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Soldiers with the 1st Armored Division’s 1st Brigade check their e-mail at an Internet cafe at Camp Martyrs Monument in Baghdad in August 2003. At that point in the war, the U.S. military wanted to set up 180 cyber cafes. Nearly five years later there will be 850.
Soldiers with the 1st Armored Division’s 1st Brigade check their e-mail at an Internet cafe at Camp Martyrs Monument in Baghdad in August 2003. At that point in the war, the U.S. military wanted to set up 180 cyber cafes. Nearly five years later there will be 850. (Scott Schonauer / S&S)

STUTTGART, Germany — The number of public Internet sites on U.S. bases in Iraq and Afghanistan will increase during the next six months from 610 to 850, according to a Stuttgart- based contracting team.

DRS Technologies’ European office, which is managing the project, is also increasing bandwidth at the bases to speed up Internet and phone service.

A 75-person team, most of whom work in Iraq, is also planning to place phone banks at passenger terminals, put wireless phones in hospitals for bedside calls and install hot spots on bases for laptop users.

The goal is to make telephone and Web connections for deployed personnel more like it is when they are home, said Glen Collins, senior program manager for DRS’ global communications division.

“It’s to make sure when soldiers get in line and get to a telephone they would always get a dial tone,” Collins said. “If there was insufficient space capacity over satellite … soldiers couldn’t connect, their calls wouldn’t go through or the call would drop out, which is even more frustrating.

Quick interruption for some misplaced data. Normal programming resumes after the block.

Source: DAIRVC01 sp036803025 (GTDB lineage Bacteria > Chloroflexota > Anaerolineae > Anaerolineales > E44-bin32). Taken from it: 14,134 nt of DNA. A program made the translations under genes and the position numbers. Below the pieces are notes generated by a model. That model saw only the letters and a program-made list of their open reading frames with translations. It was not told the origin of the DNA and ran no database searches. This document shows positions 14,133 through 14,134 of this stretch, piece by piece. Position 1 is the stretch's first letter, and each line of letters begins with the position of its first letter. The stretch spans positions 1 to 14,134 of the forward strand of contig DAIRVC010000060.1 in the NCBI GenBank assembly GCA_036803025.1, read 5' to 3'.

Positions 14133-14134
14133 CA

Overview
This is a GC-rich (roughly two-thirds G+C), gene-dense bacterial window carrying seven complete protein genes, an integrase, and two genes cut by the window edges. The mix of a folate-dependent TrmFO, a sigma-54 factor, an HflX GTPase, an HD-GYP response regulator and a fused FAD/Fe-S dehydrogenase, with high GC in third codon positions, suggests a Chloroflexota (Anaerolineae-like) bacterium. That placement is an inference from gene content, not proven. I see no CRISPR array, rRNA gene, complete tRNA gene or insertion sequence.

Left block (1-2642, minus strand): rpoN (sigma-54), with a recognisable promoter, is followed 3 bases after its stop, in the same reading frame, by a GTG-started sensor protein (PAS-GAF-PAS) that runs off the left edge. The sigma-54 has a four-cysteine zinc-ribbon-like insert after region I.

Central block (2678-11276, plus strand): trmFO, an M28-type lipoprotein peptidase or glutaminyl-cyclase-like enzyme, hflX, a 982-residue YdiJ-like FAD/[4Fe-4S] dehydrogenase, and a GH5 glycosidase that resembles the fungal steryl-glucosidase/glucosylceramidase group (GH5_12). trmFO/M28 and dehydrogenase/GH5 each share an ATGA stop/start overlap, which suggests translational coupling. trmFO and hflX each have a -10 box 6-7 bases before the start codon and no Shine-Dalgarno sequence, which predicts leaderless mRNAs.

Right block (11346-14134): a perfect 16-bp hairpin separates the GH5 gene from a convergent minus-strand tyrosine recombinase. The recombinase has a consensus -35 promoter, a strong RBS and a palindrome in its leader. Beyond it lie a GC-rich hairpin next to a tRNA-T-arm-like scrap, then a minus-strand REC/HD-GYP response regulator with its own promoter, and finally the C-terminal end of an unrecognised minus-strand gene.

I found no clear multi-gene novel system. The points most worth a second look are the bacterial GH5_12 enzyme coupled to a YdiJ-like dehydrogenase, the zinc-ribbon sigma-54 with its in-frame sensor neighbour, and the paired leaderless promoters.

“Others use e-mail or some form of chat, and there are a few Web cams installed out there. Sometimes those things don’t work so well, and that was sort of the experience some of these soldiers had been having.”

The program is part of a renewable contract between the military and DRS that could total $250 million over five years. A total of $47 million has been spent since October, Collins said. About 160 Internet sites — some small and some large — have been added over that time. Bandwidth also has been increased.

Many of the new Internet sites and upgrades are planned for smaller bases such as combat outposts. In the past, troops stationed at small bases often would have to wait in line to use the telephone or Internet — if they had access at all — or travel to larger bases to use the Internet and phone sites there.

All the upgrades are to unsecured Morale, Recreation and Welfare networks. Most are being done in Iraq; a smaller number of new sites and upgrades are planned for bases in Afghanistan and the Balkans.

Collins spoke of a site in Afghanistan, for example, that was designed to accommodate 20 laptops but was found to have 30 or more additional laptops jury- rigged to the site’s local network. That slowed the speed, he said, but also indicated a demand for more “throughput,” or capacity of digital data.

To support the transition to the new network, DRS is increasing its staff in Iraq from 22 to 47 field technicians who would work under an in-country supervisor. They would manage a system that would increase over the next six months from 360 million bits per second to more than 700 Mbps.

In November 2004, 20 months after the March 2003 U.S. invasion of Iraq, there were 178 Internet sites at U.S. bases there and 450 by last September. There are currently 610 Internet sites, and DRS has purchased equipment for 345 more, at least 200 of which are planned to be installed by the end of summer.

“We’ve got a lot of cafes to install,” Collins said. “There’s the shipping of equipment, distributing and building equipment in country, bringing it up online with new space capacity and then grooming the network to make it more efficient.”

He said that the wider network can be adjusted as needs change in Iraq and Afghanistan, as well as when needs arise in Africa, Eastern Europe and Southwest Asia, which are areas of responsibility for the Stuttgart-based U.S. European Command.

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